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Catch Up Corner: Sniper Elite III Review


Most shooters these days tend to focus on top-of-the-line graphics, large-scale battles and action sequences; entering with a bang and leaving in kind is the usual formula. But the Sniper Elite series is renowned for being one the few shooters where the main objective is to complete entire missions undetected.

Sniper Elite III takes place in Africa during World War II, where Hitler’s Nazi army is expanding their forces. You play as lone-wolf sniper Karl Fairburne, who must uncover a secret held by one of the Nazi generals that has the potential to win the war.

There are eight single-player missions, covering locations such as dense forests, airfields, rural desert towns and scenic mountaintop paths. These areas are littered with enemy troops, alternate paths and optional objectives that make your life easier throughout the campaign. All of the missions are very well designed, with both day- and night-time settings, which encourages both stealthy and opportunistic approaches to combat. Furthermore, the eight levels in Sniper Elite III contain a wide variety of ground level and high vantage points for sniping and planning your next move.

Lots of optional routes for stealth kills and sneaky trip mines.

Developer Rebellion has provided an ample array of items to help the player progress through missions. Old-fashioned hand grenades, trip wire bombs, dynamite and anti-vehicle mines are accessible in a ‘weapon wheel’, along with rocks and a flint – a great way to distract enemy soldiers. Using your long-range binoculars is another invaluable tool in Sniper Elite 3, as it keeps track of what enemies you’ve tagged – as well as anything that explodes and causes some havoc.

One thing that has remained constant in Sniper Elite is the x-ray kill cameras. They have been slightly tweaked since Sniper Elite V2 to show a wider variety of internal body parts, and trigger every time players hit a vital point of the body – headshots, kidney shots, heart shots, and the dreaded double testicle shot. These short cinematics are strangely addictive and never get old.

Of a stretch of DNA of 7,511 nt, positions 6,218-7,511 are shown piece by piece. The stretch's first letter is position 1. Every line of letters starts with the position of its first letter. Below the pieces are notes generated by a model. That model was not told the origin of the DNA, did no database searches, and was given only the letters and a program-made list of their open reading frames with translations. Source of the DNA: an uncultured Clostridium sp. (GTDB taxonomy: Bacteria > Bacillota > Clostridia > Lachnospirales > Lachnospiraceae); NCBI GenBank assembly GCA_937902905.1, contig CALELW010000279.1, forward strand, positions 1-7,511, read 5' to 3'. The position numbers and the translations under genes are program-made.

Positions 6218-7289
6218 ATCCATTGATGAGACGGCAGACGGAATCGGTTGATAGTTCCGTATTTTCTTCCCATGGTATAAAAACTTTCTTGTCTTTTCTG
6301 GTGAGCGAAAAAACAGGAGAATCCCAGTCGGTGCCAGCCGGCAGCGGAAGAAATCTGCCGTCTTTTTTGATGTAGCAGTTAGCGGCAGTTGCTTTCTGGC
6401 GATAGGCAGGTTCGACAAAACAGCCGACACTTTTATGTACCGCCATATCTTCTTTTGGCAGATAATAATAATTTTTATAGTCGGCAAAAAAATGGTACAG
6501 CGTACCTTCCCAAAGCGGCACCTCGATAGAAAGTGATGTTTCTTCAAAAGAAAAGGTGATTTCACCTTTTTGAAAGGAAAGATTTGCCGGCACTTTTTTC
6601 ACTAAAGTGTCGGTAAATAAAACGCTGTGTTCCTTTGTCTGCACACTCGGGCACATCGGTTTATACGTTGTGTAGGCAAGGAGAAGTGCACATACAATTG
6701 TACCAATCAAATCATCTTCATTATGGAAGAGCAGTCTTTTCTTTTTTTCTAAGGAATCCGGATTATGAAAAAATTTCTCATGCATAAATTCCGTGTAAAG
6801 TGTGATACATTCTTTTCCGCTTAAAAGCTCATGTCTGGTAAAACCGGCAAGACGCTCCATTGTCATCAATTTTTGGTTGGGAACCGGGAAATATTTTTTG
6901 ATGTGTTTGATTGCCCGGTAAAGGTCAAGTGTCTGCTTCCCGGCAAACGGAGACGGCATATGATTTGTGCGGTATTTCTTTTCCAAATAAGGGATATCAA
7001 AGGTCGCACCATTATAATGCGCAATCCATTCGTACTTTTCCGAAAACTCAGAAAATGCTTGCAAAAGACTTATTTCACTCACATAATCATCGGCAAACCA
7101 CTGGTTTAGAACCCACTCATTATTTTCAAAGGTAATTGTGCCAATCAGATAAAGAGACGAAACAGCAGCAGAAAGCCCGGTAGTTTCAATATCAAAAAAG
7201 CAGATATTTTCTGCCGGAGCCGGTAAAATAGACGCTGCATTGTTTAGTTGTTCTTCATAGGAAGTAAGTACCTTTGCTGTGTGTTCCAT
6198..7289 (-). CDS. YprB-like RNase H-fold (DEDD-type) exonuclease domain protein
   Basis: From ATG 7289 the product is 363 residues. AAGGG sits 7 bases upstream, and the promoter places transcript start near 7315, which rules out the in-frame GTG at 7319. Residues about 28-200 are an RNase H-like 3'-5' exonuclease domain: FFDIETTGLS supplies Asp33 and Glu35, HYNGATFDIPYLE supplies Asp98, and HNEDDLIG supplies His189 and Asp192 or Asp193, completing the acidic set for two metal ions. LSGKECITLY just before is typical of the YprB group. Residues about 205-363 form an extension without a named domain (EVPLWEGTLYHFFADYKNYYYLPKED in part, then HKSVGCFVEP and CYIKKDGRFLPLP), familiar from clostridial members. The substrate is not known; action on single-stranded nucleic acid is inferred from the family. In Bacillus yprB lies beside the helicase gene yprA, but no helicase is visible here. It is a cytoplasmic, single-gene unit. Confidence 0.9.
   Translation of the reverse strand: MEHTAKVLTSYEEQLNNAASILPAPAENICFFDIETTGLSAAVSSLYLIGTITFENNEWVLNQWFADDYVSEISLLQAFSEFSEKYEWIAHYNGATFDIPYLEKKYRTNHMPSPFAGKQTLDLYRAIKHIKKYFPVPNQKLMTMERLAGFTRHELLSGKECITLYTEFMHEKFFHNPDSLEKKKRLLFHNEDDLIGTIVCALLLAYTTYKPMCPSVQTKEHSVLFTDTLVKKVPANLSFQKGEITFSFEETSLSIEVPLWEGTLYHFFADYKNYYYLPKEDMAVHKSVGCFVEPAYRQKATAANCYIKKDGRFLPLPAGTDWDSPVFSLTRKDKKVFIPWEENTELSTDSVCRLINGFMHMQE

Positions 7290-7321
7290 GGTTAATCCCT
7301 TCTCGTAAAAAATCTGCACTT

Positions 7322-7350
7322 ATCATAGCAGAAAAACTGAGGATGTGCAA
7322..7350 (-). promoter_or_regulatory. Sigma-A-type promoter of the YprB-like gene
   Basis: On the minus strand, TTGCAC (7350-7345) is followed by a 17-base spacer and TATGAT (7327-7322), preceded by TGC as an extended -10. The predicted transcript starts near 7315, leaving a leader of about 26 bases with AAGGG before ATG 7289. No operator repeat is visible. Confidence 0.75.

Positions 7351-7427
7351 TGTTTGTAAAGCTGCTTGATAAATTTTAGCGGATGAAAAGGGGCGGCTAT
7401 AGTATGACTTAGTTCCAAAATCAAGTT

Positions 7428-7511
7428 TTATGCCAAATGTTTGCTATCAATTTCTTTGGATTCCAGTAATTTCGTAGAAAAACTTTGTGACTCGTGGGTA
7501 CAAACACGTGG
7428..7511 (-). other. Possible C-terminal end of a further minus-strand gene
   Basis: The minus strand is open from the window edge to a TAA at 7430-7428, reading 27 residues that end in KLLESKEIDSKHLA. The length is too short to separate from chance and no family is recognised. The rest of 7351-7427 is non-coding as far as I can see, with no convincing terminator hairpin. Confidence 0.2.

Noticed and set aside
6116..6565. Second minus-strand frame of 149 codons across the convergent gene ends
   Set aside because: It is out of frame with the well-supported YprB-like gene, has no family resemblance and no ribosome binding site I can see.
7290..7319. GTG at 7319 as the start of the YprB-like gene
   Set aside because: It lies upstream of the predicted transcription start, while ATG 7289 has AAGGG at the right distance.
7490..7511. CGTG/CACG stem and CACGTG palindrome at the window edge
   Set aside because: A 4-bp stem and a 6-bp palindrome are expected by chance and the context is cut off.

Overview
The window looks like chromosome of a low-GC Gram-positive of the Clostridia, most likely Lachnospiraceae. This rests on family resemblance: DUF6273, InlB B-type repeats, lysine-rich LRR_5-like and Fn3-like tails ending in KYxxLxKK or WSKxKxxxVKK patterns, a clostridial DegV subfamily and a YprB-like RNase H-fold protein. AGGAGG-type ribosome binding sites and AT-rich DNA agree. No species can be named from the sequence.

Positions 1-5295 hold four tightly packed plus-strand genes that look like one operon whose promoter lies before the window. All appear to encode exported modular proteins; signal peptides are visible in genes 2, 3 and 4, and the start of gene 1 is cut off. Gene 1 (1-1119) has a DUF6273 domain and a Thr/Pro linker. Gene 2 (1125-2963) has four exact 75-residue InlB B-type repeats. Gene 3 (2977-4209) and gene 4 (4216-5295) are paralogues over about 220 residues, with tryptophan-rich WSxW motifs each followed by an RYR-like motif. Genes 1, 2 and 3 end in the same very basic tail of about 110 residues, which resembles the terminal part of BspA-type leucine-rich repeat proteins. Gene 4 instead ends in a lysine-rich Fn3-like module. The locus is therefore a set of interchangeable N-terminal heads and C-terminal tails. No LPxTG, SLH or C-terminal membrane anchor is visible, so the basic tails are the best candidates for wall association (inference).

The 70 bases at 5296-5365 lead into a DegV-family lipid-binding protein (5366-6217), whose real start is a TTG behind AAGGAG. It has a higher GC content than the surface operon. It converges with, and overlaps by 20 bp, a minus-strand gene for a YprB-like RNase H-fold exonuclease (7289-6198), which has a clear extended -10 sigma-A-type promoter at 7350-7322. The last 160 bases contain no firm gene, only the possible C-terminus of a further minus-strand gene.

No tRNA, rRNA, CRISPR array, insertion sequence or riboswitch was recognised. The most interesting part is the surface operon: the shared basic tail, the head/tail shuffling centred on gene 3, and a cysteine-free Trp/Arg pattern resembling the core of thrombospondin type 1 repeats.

The stealth mechanics themselves have also been changed. If you’re spotted, an enemy’s sight indicator will light up yellow. If the indicator completely fills with yellow – meaning they’re investigating the area – and begins to fill with red, players have milliseconds to escape to cover before the Germans open fire.

Sniper Elite 3’s unique killcams are often a real eye-opener!

The AI is quite cheap here because you are forced to stay in a crouched position for most of the time, as your footsteps are much easier to detect when you’re jogging or running. Even still, enemies often spot you from ridiculous angles when you’re covered by a tree-line or a wall. It makes Sniper Elite III an infuriating experience at times, leading to unnecessary and frustrating deaths.

Graphically, Sniper Elite III isn’t overly impressive for a current-gen title. There’s lots of grey and brown, and it would’ve been great to see a bit more colour thrown around. In terms of production values, the bad voice-acting definitely doesn’t make up for it, either. However, this shooter isn’t a game you play for the graphics or even the story.

Sniper Elite III offers plenty of co-operative play. This can be done through the campaign itself and a particular mode called Challenges, where one partner must ‘infiltrate’ an enemy base and the other must ‘cover’ for them. The two players are also separated by a barrier for a substantial length of time during the challenge. The game becomes super-tense when your teammate is shouting at you to tag and eliminate enemies while they’re in a hunkered-down position being shot at. In those moments, being cool, calm and collected is key.

In Sniper Elite 3, having a partner along for the ride changes everything.

In contrast, the competitive multiplayer is rather haphazard. There are glitches, unstable connections, and ‘Call of Duty spawns’ where an enemy player can randomly appear behind you for an easy kill. A Battlefield setup would’ve been better, where players have a ‘safe spawn’ area that the opposing team cannot enter.

Some game modes, such as No Cross (where two teams of players are on opposite sides of the battlefield and separated by an impenetrable object) fit the Sniper Elite model perfectly. The time limit for each match is long, at 20 minutes, and matches tend to go the distance since other players are well hidden and kills can be hard to come by. There’s also Team Distance King, where the winning team is decided by the cumulative amount of their kill distance. This offers some pretty enjoyable gameplay as players become more reckless as the clock reaches zero.

Sniper Elite III is a decent game. While it has definite flaws with its campaign and issues with its online component, it is still a delight to play co-operatively with a friend. It’s heartening to see that there are still shooters out there opting for stealth rather than a guns-blazing only approach to combat.


Several issues put Sniper Elite III off the mark.


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